The computation of regulatory capital metrics can be obtained from a bank’s regulatory filings. Relative to shareholders’ equity, regulatory capital calculations: (a) exclude most intangible assets and certain deferred tax assets, and (b) include certain types of preferred stock and debt, as well as the ALLL, up to certain limits.

Understanding the Income Statement

There are six primary components of the bank’s income statement:

1. Net interest income, or the difference between the income generated by earning assets and the cost of funding.

2. Noninterest income, which includes revenue from other services provided by the bank such as debit cards, trust accounts, or loans intended for sale in the secondary market. The sum of net interest income and noninterest income represents the bank’s total revenues.

3. Noninterest expenses, which principally include employee compensation, occupancy costs, data processing fees, and the like. Income after noninterest expenses commonly is referred to by investors, but not by accountants, as “pre-tax, pre-provision operating income” (or “PPOI”).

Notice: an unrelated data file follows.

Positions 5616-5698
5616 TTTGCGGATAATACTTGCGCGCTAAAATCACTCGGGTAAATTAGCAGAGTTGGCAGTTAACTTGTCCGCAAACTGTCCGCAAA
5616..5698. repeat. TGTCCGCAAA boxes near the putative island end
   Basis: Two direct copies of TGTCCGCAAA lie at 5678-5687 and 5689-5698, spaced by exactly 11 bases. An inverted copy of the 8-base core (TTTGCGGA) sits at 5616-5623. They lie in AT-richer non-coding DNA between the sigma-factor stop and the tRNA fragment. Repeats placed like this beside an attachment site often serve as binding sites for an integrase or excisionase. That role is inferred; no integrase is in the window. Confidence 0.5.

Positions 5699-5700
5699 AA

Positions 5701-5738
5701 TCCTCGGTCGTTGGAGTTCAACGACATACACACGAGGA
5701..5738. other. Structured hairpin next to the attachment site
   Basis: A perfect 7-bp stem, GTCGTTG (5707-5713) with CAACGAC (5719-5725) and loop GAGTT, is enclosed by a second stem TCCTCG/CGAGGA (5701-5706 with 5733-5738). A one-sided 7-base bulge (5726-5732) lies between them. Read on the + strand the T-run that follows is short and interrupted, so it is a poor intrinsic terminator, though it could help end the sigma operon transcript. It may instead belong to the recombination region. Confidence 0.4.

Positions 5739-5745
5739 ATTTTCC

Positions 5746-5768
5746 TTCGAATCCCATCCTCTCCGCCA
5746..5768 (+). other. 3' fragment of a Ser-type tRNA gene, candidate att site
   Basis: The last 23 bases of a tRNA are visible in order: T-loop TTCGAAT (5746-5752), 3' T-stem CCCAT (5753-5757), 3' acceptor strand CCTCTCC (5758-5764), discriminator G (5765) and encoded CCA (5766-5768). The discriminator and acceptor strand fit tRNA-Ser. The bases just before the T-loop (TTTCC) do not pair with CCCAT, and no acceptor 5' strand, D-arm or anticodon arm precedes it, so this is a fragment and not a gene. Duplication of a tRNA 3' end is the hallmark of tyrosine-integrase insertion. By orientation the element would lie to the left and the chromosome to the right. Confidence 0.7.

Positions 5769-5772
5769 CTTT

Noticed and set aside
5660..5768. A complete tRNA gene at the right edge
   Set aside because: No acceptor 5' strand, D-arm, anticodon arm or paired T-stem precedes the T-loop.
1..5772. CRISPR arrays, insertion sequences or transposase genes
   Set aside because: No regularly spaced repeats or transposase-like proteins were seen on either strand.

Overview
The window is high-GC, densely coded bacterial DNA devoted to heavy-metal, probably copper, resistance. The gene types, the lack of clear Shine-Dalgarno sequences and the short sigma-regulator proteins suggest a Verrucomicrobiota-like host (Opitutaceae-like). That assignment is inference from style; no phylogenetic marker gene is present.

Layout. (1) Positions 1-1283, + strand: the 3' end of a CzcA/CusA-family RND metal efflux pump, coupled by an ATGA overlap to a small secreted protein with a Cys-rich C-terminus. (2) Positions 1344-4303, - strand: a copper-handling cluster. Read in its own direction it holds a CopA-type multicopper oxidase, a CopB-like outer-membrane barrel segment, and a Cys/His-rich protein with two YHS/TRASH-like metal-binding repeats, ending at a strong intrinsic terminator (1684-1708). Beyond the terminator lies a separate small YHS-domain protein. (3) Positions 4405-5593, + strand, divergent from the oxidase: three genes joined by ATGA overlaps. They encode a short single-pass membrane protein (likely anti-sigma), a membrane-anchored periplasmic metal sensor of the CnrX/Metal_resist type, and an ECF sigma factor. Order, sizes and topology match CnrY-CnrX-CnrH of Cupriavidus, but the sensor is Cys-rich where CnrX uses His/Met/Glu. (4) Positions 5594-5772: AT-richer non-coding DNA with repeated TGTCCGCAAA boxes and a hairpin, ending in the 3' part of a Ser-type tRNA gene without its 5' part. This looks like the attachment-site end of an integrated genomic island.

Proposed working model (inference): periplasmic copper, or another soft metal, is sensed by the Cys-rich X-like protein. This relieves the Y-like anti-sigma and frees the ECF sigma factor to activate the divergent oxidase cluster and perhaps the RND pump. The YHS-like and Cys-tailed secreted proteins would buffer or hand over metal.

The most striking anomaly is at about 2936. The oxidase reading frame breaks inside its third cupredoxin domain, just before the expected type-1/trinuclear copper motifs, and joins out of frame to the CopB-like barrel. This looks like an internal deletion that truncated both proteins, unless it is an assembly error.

4. Loan loss provision

5. Security gains and losses

6. Taxes

We take each component in turn:

1. Net Interest Income. The previous analysis of the balance sheet foreshadowed this net interest income discussion with one important omission – the external interest rate environment. While banks attempt to mitigate the effect on performance of uncontrollable factors like market interest rates, some influence is unavoidable. For example, steeper yield curves generally are more accommodative to net interest income, while banks struggle with flat or inverted yield curves.

Another critical financial metric is the net interest margin (“NIM”), measured as the yield on all earning assets minus the cost of funding those assets (or net interest income divided by earning assets). The NIM and net interest income are influenced by the following:

  • The earning asset mix (higher yielding loans, versus lower yielding securities)
  • Asset duration (longer duration earning assets usually receive higher yields)
  • Credit risk (accepting more credit risk should enhance asset yields and NIM)
  • Liability composition (retail versus wholesale deposits, or demand deposits versus CDs)